9. Dhiren Barot—August 2004.Seven members of a terrorist cell led by Dhiren Barot were arrested for plotting to attack the New York Stock Exchange and other financial institutions in New York, Washington, D.C., and Newark, New Jersey. They were later accused of planning attacks in England. The plots included a “memorable black day of terror” that would have included detonating a dirty bomb. A July 2004 police raid on Barot’s house in Pakistan yielded a number of incriminating files on a laptop computer, including instructions for building car bombs.
Barot pleaded guilty and was convicted in the United Kingdom for conspiracy to commit mass murder and sentenced to 40 years. However, in May 2007, his sentence was reduced to 30 years. His seven co-conspirators were sentenced to terms ranging from 15 to 26 years on related charges of conspiracy to commit murder and conspiracy to cause explosion.
10. James Elshafay and Shahawar Matin Siraj—August 2004. James Elshafay and Shahawar Matin Siraj, both reportedly self-radicalized, were arrested for plotting to bomb a subway station near Madison Square Garden in New York City before the Republican National Convention. An undercover detective from the New York City Police Department’s Intelligence Division infiltrated the group, providing information to authorities, and later testified against Elshafay and Siraj.
Siraj was convicted and sentenced to 30 years in prison. Elshafay, a U.S. citizen, pleaded guilty and received a lighter, five-year sentence for testifying against his co-conspirator.
11. Yassin Aref and Mohammad Hossain—August 2004. Two leaders of a mosque in Albany, New York, were charged with plotting to purchase a shoulder-fired grenade launcher to assassinate a Pakistani diplomat. An investigation by the FBI, the Bureau of Alcohol, Tobacco, Firearms and Explosives, and local police contributed to the arrest. With the help of an informant, the FBI set up a sting that lured Mohammad Hossain into a fake terrorist conspiracy. Hossain brought Yassin Aref, a Kurdish refugee, as a witness. The informant offered details of a fake terrorist plot, claiming that he needed the missiles to murder a Pakistani diplomat in New York City. Both Aref and Hossain agreed to help.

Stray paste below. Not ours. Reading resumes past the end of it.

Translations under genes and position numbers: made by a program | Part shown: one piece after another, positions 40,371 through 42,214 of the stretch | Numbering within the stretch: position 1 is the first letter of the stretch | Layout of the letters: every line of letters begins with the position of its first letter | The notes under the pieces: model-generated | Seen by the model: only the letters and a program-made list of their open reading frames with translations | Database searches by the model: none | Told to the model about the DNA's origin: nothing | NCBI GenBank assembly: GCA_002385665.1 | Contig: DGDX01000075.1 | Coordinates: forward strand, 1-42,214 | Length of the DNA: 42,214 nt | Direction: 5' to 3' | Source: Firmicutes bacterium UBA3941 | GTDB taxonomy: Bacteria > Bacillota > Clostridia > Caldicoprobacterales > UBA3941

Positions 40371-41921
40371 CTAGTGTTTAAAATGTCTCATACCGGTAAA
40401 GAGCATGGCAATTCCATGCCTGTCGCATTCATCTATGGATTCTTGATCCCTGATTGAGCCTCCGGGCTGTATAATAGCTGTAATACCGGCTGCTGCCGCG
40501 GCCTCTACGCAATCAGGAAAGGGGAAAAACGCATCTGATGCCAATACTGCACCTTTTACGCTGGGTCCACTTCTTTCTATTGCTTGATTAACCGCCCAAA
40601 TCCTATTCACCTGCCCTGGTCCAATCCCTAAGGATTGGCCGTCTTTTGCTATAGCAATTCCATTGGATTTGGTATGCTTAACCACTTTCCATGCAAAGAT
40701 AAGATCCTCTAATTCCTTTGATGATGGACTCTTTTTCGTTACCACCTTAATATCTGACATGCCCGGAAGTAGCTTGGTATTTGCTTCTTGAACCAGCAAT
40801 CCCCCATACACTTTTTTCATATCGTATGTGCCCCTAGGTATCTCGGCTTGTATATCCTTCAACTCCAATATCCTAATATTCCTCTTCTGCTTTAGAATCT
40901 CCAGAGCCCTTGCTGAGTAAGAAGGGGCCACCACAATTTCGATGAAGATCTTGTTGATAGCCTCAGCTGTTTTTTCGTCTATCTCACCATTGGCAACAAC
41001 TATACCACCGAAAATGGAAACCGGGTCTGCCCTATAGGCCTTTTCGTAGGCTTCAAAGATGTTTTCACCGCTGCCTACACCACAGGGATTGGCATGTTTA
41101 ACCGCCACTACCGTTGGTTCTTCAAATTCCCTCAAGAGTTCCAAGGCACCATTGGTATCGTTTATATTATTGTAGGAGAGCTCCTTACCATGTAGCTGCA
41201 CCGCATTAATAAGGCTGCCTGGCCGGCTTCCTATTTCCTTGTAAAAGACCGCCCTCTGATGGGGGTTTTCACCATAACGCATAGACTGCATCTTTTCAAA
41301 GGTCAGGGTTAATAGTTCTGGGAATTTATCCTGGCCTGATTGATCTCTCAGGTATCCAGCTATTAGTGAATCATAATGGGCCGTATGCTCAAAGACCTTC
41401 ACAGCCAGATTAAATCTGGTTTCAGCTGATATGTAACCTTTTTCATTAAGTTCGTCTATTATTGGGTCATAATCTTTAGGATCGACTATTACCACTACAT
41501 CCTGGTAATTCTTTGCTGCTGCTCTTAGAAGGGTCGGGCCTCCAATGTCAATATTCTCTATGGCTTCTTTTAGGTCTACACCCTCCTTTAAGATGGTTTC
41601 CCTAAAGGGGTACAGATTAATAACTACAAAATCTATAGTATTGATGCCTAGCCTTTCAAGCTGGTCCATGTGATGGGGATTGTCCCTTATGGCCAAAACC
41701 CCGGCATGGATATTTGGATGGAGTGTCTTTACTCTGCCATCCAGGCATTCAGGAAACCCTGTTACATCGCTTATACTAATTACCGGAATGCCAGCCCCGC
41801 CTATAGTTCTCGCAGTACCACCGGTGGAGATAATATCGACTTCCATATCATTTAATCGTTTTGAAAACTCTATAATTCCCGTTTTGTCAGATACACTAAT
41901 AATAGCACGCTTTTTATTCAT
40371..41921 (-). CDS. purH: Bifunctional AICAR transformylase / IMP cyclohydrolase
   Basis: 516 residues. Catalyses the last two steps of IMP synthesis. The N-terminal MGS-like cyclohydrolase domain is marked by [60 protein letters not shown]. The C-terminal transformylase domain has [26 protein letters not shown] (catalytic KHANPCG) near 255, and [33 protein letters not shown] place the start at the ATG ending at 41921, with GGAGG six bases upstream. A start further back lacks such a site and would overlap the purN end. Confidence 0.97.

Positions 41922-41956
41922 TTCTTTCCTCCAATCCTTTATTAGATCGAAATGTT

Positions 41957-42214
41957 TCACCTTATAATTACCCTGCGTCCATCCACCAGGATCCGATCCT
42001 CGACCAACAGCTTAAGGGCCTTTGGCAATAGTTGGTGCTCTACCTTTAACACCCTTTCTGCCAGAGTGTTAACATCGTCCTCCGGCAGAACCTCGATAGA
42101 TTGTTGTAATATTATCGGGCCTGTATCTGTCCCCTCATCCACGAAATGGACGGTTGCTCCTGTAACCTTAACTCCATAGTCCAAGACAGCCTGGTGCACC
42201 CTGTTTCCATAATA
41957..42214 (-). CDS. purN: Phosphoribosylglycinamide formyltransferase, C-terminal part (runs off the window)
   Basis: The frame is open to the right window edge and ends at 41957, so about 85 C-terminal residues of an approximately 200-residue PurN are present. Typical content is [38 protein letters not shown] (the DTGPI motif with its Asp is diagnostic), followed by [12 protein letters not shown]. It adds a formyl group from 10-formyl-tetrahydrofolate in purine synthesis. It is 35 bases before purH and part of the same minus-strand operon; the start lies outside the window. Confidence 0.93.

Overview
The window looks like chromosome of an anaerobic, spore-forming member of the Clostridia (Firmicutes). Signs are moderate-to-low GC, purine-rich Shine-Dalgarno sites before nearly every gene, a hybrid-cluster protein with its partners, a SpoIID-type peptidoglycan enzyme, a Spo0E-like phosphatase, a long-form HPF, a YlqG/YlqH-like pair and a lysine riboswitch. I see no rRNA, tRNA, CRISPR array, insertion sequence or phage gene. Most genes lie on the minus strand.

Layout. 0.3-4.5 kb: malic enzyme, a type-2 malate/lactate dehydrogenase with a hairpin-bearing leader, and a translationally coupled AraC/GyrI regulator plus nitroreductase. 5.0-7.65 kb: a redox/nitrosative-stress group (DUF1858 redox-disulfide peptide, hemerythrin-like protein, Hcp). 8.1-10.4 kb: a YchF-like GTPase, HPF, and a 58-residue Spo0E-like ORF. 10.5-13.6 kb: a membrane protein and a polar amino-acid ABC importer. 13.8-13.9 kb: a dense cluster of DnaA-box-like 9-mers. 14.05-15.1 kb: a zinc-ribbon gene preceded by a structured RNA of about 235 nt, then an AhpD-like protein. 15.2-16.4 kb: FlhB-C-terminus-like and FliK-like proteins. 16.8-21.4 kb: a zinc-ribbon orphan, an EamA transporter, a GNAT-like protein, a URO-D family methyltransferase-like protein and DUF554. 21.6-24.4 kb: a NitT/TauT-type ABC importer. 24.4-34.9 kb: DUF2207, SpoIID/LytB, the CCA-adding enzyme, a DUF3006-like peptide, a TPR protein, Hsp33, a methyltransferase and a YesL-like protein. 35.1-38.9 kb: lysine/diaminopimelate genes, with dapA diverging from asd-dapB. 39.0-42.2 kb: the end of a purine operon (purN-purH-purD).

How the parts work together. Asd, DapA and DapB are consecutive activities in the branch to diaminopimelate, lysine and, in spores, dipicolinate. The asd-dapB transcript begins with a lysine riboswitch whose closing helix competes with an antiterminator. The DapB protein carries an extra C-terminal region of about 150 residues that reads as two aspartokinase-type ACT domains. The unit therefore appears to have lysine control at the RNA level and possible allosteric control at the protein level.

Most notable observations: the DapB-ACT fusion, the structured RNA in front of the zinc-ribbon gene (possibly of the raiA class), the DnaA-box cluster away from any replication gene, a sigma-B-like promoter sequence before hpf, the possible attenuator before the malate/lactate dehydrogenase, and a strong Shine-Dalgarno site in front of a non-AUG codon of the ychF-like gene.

Aref and Hossain were found guilty of money laundering and conspiracy to conceal material support for terrorism and were sentenced to 15 years in prison.
12. Hamid Hayat—June 2005.Hamid Hayat, a Pakistani immigrant, was arrested in Lodi, California, after allegedly lying to the FBI about his attendance at an Islamic terrorist training camp in Pakistan.
Hamid was found guilty of providing himself as “material support” to terrorists and three counts of providing false statements to the FBI. In interviews with the FBI, he stated (correctly) that he specifically requested to come to the United States after receiving training in order to carry out jihad. He was sentenced to 24 years in prison. The Ninth Circuit Court of Appeals upheld Hamid’s conviction in a split decision. However, his lawyers continue to pursue his appeal.
13. Levar Haley Washington, Gregory Vernon Patterson, Hammad Riaz Samana, and Kevin James—August 2005. The members of the group were arrested in Los Angeles and charged with conspiring to attack National Guard facilities, synagogues, and other targets in the Los Angeles area. Kevin James allegedly founded Jamiyyat ul-Islam Is-Saheeh (JIS), a radical Islamic prison group, and converted Levar Washington and others to the group’s mission. The JIS allegedly planned to finance its operations by robbing gas stations. After Washington and Patterson were arrested for robbery, police and federal agents began a terrorist investigation, and a search of Washington’s apartment revealed a target list.